The Paradox of Baseball

Saturday I attended my first professional baseball game in the last two years. The weather was perfect. The seats (first row along the first-base line) nearly so. It was a triple-A, not a major league game, but I was surprised by the quality of play. The star, who emptied the bases with his double to the base of the wall in right-center and drove in five of the six runs scored by our hometown team, the Indianapolis Indians, was a catcher who had just been sent down by the Pirates.

The game, which lasted about two and a half hours or more, confirmed for me what I already knew: there are few things in life that can be as boring and as exciting as a baseball game.

Your grandmother may beg to differ, Vera. She isn’t bothered by the slow pace. But she keeps score, logging every pitch. I suppose that helps. I, on the other hand, get antsy.

I took a walk around the stadium in the sixth, returning to my seat for the seventh-inning stretch. I didn’t keep score, but if I had I bet I would have discovered that the moments of excitement represented a very small portion of the total game time. The vast majority of the time was consumed by uneventful strikes and balls, foul balls, ground outs, routine fly balls, and pitching changes.

Yet I am reminded by the countless games that I watched your dad play when he was a kid. It’s funny how I never thought they were boring.

Your dad was a really good ball player. He was an all-star for his age from his first year in t-ball to his last when he was a teenager. But that said, I doubt all the games were as exciting as I remember them. He didn’t win every game as a pitcher and didn’t get on base every time as a batter. But it was exciting. Because he was our boy. And he was having fun. And he was good. And he was our boy. Did I mention that?

Last night a runner on second took third on a fly ball hit to right. It took me back to my childhood. I remarked to your grandmother that the runner would have been out if Roberto Clemente was in right. But then I corrected myself, for if Clemente had been playing right the runner would not have even tried to take third. Clemente was that good. He had a cannon for an arm.

But even Clemente didn’t get on base every time. Or throw every runner out. Or catch every ball hit to right. Or never have an error. (Despite what my memory tells me about the only hero I’ve ever had in life.) But boy could he excite the crowd by doing things that no one else could.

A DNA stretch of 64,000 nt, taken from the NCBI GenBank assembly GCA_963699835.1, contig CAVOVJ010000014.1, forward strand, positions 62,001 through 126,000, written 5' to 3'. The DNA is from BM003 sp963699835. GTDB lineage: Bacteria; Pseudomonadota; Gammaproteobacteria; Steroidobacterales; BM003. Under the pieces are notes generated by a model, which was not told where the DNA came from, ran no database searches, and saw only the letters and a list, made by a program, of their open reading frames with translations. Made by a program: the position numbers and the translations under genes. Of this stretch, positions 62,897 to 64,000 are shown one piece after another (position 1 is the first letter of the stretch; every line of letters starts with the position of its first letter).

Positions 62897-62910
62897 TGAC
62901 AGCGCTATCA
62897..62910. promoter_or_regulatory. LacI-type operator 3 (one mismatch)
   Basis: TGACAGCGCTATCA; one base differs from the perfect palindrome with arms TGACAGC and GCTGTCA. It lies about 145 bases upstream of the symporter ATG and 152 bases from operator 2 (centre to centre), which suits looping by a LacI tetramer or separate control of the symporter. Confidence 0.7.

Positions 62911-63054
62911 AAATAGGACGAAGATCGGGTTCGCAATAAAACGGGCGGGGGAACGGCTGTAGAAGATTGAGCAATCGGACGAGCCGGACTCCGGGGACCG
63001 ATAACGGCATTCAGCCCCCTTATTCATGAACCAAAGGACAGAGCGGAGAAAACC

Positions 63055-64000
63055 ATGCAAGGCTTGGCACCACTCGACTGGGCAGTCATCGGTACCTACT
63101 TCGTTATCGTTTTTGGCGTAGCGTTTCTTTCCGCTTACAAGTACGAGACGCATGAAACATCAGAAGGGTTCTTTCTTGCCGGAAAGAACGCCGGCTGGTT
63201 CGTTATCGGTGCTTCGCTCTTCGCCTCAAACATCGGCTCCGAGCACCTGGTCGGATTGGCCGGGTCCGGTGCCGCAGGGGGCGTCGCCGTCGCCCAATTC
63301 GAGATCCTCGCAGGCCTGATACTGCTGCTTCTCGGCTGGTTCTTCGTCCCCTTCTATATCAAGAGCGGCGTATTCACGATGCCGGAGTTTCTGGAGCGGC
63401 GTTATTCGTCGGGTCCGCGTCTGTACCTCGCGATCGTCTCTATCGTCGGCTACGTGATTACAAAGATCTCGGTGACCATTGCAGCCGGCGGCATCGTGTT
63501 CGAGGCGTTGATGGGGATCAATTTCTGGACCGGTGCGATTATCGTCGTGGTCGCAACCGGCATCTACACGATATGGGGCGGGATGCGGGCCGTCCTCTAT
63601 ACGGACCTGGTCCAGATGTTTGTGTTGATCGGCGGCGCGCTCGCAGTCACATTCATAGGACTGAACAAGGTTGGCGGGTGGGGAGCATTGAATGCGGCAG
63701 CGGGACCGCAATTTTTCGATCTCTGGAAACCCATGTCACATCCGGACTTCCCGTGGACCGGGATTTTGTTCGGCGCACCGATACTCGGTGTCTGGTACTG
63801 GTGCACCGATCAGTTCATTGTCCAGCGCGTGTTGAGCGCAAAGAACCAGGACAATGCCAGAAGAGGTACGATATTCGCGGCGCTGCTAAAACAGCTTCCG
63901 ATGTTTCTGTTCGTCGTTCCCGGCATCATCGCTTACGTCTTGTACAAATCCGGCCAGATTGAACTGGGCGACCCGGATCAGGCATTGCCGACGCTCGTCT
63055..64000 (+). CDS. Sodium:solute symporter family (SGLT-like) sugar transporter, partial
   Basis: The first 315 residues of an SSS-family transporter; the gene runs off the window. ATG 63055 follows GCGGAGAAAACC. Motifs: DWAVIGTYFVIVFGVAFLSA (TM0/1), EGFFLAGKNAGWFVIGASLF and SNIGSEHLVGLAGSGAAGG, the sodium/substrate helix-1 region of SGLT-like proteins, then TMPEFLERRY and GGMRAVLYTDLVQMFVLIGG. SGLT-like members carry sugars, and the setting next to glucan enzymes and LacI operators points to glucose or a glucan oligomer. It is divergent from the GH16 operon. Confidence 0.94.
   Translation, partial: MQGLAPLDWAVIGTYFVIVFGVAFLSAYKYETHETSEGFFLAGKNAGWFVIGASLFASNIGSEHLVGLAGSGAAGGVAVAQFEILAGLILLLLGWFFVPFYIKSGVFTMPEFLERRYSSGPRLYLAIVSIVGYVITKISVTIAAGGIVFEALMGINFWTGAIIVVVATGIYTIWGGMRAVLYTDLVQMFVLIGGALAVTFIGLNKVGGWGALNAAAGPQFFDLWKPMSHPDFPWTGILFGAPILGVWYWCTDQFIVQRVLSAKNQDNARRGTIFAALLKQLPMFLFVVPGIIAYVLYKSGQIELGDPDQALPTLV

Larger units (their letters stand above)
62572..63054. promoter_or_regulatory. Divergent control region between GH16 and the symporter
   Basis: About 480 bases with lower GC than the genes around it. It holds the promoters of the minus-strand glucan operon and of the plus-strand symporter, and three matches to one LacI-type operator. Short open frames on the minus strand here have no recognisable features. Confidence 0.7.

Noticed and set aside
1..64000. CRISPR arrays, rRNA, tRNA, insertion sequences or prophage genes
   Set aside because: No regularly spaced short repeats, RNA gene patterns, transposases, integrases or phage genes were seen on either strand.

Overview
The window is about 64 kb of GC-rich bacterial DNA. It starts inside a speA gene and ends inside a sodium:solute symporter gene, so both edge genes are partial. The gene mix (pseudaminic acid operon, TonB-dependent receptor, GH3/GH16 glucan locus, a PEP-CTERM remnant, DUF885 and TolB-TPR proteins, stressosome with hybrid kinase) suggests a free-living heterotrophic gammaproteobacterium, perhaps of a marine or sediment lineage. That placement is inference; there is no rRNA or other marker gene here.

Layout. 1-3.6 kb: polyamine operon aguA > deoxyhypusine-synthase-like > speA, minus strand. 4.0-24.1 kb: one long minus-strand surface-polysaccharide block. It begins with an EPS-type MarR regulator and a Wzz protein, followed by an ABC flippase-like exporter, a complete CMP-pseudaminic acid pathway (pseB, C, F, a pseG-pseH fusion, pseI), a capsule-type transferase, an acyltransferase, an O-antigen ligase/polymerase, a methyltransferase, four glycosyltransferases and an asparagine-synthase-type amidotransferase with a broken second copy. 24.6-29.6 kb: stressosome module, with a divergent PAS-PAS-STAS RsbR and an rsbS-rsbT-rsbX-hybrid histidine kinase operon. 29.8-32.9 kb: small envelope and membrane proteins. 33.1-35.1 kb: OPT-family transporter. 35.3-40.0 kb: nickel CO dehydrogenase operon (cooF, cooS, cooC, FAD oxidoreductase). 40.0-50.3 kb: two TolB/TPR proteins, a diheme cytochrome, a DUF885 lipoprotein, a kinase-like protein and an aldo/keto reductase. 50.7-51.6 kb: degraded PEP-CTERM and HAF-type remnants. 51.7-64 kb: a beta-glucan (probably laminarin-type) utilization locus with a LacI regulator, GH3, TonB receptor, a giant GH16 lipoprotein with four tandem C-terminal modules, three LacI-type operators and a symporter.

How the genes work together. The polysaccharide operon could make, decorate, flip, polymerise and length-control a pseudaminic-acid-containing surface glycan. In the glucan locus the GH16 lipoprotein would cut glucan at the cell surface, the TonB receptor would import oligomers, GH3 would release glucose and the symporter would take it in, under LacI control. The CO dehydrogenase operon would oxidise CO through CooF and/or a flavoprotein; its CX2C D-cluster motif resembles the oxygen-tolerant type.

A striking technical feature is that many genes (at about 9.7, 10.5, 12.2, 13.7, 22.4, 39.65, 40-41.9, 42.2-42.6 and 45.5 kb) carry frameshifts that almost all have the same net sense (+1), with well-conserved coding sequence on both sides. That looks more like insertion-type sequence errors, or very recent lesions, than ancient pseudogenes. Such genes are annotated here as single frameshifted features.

Baseball is like that. Now and then, amidst the boredom and routine innings and outs, excitement breaks through. The spectacular occurs. And you stand amazed by what you witness, whether it’s an incredible throw, or masterful changeup for a strike out with the bases loaded, a towering home run to center, or whatever. Just like life.

Life is punctuated by exciting — indeed, thrilling — moments. They make the mundane bearable, particularly for someone like me who gets easily bored and who hates repetition and routine. But every moment can’t be exciting or spectacular. That’s not how life works. We are left to find satisfaction and meaning in the midst of the ordinariness of the every day.

And so I’ll probably return to the ballpark, in part because your grandmother loves it. But also because of how it makes me feel, including the memories it stirs, whether it be of my Pittsburgh Pirates or that little boy who ran like lightning, could strike out the best hitters, and who could beat out a ground ball and also crush the ball over the fence.

That little boy is a man now. Instead of running the bases, he’s loving you and teaching you how to navigate life — how to get through the tough times, to set yourself up for the spectacular, and to handle the ordinary and mundane. And I find myself enjoying every day being part of this, whether I’m merely a spectator or am playing the game of life with you directly.

It never gets boring. Because he’s our son and you’re our granddaughter. I suppose when you love someone enough, their mere presence is spectacular.

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